Ruta 40 out of Cafayate is one beautiful tiny church after another surrounding by four to five mud brick buildings, a few dogs, and some dusty tracks that make up the rest of the pueblo.
Pueblo San Carlos
Pueblo San Martin
It also cut deep into the heart of the Valles Calchaquí, which encompasses a large section of northern Argentina with a continual display of unique geography and contrasting colors. Quebrada de Las Flechas stands in stark contrast to the lush valley on its leading edge. Wind and rain turned a landscape of ancient sandstone blocks into a maze of jagged fins stacking up almost vertically. Sandy ripio silently slices through it all as I make my way up to Molinos.
I hang a right outside of Secantas under grey morning skies and begin a day of climbing up through Parque Nacional Los Cardones. Blue skies arrive just as I turn a corner to a magnificent sandstone expanse heading out in all directions around a sinuous ribbon of ripio.
Linking up to Ruta 33 on the other edge of the park, the climbing continues into a pampa bowl with a strip of asphalt slicing it in half.
Late afternoon shadows and wind arrive as I top out a Piedra de Molino (3,457 m/11,340 f). A tiny chapel and grinding stone from the valley below guard over a Swiss like landscape.
A squiggly line to the bottom of the valley is a glorious sight indeed after nearly 80k of climbing. I camp mid-pass so I can savor the final run into Salta.
Salta offers up mellow walks around the city, coffee around the main plaza watching the tourists come and go, and more churches lighting up the night sky. After a day of sourcing a few things, I itch to get back on the road and back up into the mountains.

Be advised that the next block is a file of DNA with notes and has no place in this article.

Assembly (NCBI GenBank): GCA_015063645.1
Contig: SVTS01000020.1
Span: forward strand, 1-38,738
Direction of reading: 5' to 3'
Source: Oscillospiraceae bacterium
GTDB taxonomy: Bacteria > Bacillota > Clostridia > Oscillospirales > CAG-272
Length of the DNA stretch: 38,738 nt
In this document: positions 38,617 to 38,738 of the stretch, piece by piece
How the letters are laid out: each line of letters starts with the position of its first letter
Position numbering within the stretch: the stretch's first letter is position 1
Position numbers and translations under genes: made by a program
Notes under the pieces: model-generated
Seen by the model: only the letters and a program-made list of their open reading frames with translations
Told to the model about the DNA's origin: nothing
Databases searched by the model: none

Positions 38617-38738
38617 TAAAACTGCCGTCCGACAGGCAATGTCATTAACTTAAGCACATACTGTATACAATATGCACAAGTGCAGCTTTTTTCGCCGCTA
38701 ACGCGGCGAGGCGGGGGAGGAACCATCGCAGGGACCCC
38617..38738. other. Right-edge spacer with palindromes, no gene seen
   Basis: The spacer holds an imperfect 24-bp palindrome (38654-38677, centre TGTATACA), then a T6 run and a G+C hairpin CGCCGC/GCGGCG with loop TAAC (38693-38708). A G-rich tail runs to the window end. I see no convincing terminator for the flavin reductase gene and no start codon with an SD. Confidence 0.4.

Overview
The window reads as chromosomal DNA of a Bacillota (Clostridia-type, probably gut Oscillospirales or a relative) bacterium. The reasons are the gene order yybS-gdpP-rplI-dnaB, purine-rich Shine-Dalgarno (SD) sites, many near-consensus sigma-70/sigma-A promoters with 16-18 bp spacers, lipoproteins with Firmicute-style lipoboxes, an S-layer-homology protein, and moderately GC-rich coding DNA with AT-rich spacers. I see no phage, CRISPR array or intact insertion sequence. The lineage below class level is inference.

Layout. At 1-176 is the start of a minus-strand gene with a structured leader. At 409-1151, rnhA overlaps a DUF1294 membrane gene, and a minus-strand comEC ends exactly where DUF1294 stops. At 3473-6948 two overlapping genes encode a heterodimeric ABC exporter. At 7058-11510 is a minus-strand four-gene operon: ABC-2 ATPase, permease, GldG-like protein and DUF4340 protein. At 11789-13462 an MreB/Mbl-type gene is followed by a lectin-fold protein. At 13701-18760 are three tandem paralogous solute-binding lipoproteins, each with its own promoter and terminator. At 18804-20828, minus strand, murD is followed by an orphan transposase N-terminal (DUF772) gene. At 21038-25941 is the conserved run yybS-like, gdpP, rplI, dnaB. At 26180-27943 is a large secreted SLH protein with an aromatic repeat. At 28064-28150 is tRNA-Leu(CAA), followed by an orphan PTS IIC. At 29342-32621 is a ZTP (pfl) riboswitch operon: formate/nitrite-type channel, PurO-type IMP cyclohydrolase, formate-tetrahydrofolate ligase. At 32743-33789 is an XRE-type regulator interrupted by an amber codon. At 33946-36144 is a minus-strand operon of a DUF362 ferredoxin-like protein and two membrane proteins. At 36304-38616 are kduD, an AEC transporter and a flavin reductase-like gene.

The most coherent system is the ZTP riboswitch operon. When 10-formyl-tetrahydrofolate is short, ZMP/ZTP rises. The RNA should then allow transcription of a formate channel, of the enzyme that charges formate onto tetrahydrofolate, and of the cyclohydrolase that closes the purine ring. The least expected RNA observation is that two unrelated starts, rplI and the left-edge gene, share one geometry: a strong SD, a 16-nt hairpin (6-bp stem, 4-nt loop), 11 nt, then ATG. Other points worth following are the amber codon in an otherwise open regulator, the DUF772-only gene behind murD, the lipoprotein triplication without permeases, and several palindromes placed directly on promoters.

I join Nico, an Argentine who's coming to the end of his year long travels, for the march to San Pedro. In Santa Rosa, we shoot the breeze with a local who's all smiles and fill up on empanadas.
Each pedal stroke brings fills the lungs with thin air as we muscle up over Abra Blanca (4,080 m/13,185 f) in gale force winds.
An abandoned railway building on the other side of the pass is home for the night as we hunker down and quickly jump into our tents to brace against dropping temps.
We arrive in San Antonio de Los Cobres early the next day and decide to wait for a few days after checking windguru. Bob and Ninos from Holland roll back into town at the end of the day returning from a wind beat down and the four of us bide our time wandering around the tiny pueblo where local dogs are a touch smarter than your normal hound and keep order from the roofs.
With near calm winds, we creep up and over Alto Chorrillos (4,550 m/14,925 f) in the first of many passes marking the remote Paso Sico border crossing.
Ruby at a stout ocho greets us in Olacapato at the end of the day and is all questions.
Frozen water bottles and bodies thaw as Nico and I head across the Salar de Cauchari splitting off from Bob and Nino as Bob battles stomach issues.
Up and over Abra de Arizara (4,330 m/14,206 f), we shut it down for the evening in hotel-esque accommodations at customs and immigrations as the sky lights up.
A surreal volcanic landscape greets us we inch up towards Abra Sico (4,458 m/14,625 f).
Each turn grows increasingly more fantastic as we crest the pass and descend into a vast bowl. Mineral rich mountains emerge from a sea of yellow tussocks of grass while
a salar stretches out along the opposite edge. Other-worldly.
After a brief stop in a questionable Chilean Gendermeria where El Jeffe has no interest in chit- chat, the steep run up and over Abra el Laco (4,578 m/15,020 f) nearly does me in as my stomach has been south since daybreak.
A night out in the freezing cold is enough for us both to shut it down early as we seek shelter and water in Mina el Laco. Essentially deserted but a consistent waypoint for cyclists, Javier welcomes us in as we rouse him from his later afternoon nap.
The following morning we explore the edges of Lago Tuyalto. Snow dusted peaks and salty edges merge into one.
One last little pop
deposits us back onto pavement and quickly back into oxygen rich air as we steadily drop down towards San Pedro de Atacama, sad to be leaving the other-worldly landscapes behind.
Salta – San Antonio de los Cobres – Paso Sico – Socaire – San Pedro de Atacama. Thanks to Andes by Bike for their spot on route info.